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Sal explains sequences and gives examples of different sequences, defined either explicitly or recursively. Created by Sal Khan.
Video transcript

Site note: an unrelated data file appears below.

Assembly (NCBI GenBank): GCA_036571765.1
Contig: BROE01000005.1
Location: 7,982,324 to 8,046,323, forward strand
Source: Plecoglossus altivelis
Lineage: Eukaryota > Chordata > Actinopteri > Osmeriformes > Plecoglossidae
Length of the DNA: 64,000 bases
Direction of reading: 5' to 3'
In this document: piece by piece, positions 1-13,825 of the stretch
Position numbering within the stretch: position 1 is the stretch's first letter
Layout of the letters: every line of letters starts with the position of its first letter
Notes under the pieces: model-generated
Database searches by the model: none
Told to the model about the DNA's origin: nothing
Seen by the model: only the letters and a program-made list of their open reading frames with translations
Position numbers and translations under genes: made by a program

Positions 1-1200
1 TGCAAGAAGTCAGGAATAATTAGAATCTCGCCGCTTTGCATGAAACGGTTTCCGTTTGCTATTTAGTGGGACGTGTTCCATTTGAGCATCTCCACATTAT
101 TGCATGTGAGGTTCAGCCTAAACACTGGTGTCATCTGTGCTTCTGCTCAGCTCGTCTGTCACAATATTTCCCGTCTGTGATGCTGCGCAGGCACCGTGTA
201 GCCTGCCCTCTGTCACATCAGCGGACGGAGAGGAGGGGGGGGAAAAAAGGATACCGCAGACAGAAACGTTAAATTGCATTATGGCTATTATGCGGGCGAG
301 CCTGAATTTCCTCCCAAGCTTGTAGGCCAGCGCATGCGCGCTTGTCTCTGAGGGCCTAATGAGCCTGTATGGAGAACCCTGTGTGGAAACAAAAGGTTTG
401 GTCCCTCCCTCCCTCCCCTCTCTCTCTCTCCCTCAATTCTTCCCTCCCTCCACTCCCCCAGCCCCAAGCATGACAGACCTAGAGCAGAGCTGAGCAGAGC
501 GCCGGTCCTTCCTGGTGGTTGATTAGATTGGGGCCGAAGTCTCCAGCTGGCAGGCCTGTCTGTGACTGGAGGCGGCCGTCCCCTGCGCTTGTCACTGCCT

What I want to do in this video is to familiarize ourselves with the notion of a sequence. And all sequences is an ordered list of numbers. So for example, I could have a finite sequence that means I don't have an infinite number of numbers in it. Where, let's say I start at one and I keep adding three, so one plus three is four four plus three is seven, seven plus three is ten. And let's say I only have these four terms over here so this one we would call a finite sequence. I could also have an infinite sequence so, an example of an infinite sequence let's say, we start at three and we keep adding four so, go to three, to seven, to eleven, fifteen. And you don't always have to add the same thing we'll explore fancier sequences one, the sequences where you keep adding the same amount we call these arithmetic sequences which we will also, explore in more of a detail. But to show that this is infinite, to show that we keep this pattern going on and on and on, I'll put three dots. This just means we're going to keep going on and on and on so we could call this an infinite sequence. Now, there's a bunch of different notations that seem fancy for denoting sequences but this is all they refer to, but I want to make us comfortable with how we can denote sequences and also how we can define them. So we could say, that this right over here is the sequence, a sub k, for k is going from one to four, is equal to this right over here. So when we look at it this way, we can look at each of these as a terms in the sequence and this right over here would be the first term we would call that a sub one, this right over here would be the second term, we call it a sub two, I think you get the picture. a sub three, this right over here is a sub four. So this just says all of the a sub k's from k equals one from our first term all the way to the fourth term. Now I could also define it by not, explicitly writing the sequence like this, I could essentially do it using, defining our sequence as explicitly using a kind of a function notation or something close to function notation. So the same exact sequence, I could define it as a sub k from k equals one to four with, instead of explicitly writing the numbers here. I could say a sub k, is equal to some function of k. So let's see what happens, when k is one we get one when k is two, we get four, when k is three, we get seven so see when k is three we added three twice let me make it clear. So this was plus three, this right over here was a plus three this right over here, is a plus three. So whatever k is, we started at one and we added three one less than the k term times. So we could say that this is going to be equal to one, plus k minus one times three or maybe I should write three time k minus one, same thing. Three times k, minus one. And you can verify that this works so you can verify that this works. If k is equal to one, you're gonna get one minus one is zero and so, a sub one is going to be one, if k is equal to two you're going to have one plus three which is four. If k is equal to three, you get three times two plus one is seven so it works out. So this is one way to explicitly define our sequence with kind of this function notation. I want to make it clear, I have essentially defined a function here. If I wanted more traditional function notation I could've written a of k, or k is the term that I care about a of k is equal to one plus three times k minus one. This is essentially a function where an allowable input the domain is restricted to positive integers. Now, how would I denote this business right over here. Well, I could say this is equal to, and people tend to use a but I could use the notation b sub k or anything else but I'll do a again. A sub k, and here we're going from our first term so this is a sub one, this is a sub two, all the way to infinity. Or we could define if we wanted to define an explicitly as a function we could write the sequence as a sub k, where k starts at the first term and goes to infinity, with a sub k is equaling, so we're starting at three and we are adding four, one less time for the second term we added four once, for the third term we add four twice for the fourth term we add four three times. So we're adding four one less than the term that we're at. So it's going to be plus four times four times k minus one four times k minus one, so this another way of defining this infinite sequence. Now, in both of these cases I defined it as an explicit function so this right over here is explicit. This is an explicit function. And so you might say well what's another way of defining these functions. Well we can also define it, especially with something like this Like an arithmetic sequence we can also define it recursively. And I want to be clear, not every sequence can be defined as either an explicit function like this or, as a recursive function but many can, including this which is an arithmetic sequence where we keep adding the same quantity over and over again. So how would we do that, well we could also another way of defining this first sequence we could say a sub k, starting at k equals one, and going to four with and when you define things recursively, when you define a sequence recursively you want to define what your first term is with a sub one, equaling one. And then you can define every other term in the terms of the term before it and so we could write a of k plus, or let me write it this way a sub k is equal to the previous term so this is a sub k minus one, so the given term is equal to the previous term let me make it clear, this is the previous term, plus the previous term plus in this case we're adding three every time. Now how does this make sense, well we're defining what a sub one is and if someone says, well what happens when k equals two well they're saying well it's going to be a sub two minus one so it's going to be a sub one plus three. Well we know a sub one is one, so it's going to be one plus three, which is four. Well what about a sub three, well it's going to be a sub two plus three a sub two we just calculate it as four, you add three it's going to be seven. This is essentially what we mentally did when I first wrote out the sequence when I said hey I'm just going to start with one, and I'm just going to add three for every successive term. So how would we do this one well once again, we could write this as a sub k, starting at k at the first term going to infinity with our first term, a sub one is going to be three now and every successive term a sub k, is going to be the previous term, a sub k minus one plus four. And once again you start at three, and then if you want the second term it's going to be the first term plus four, it's going to be three plus four you get to seven and you keep adding four, so both of these, this right over here is a recursive definition. We started with kind of a base case, and then every term is defined in terms of the terms before it or in terms of the function itself, but the function for a different term.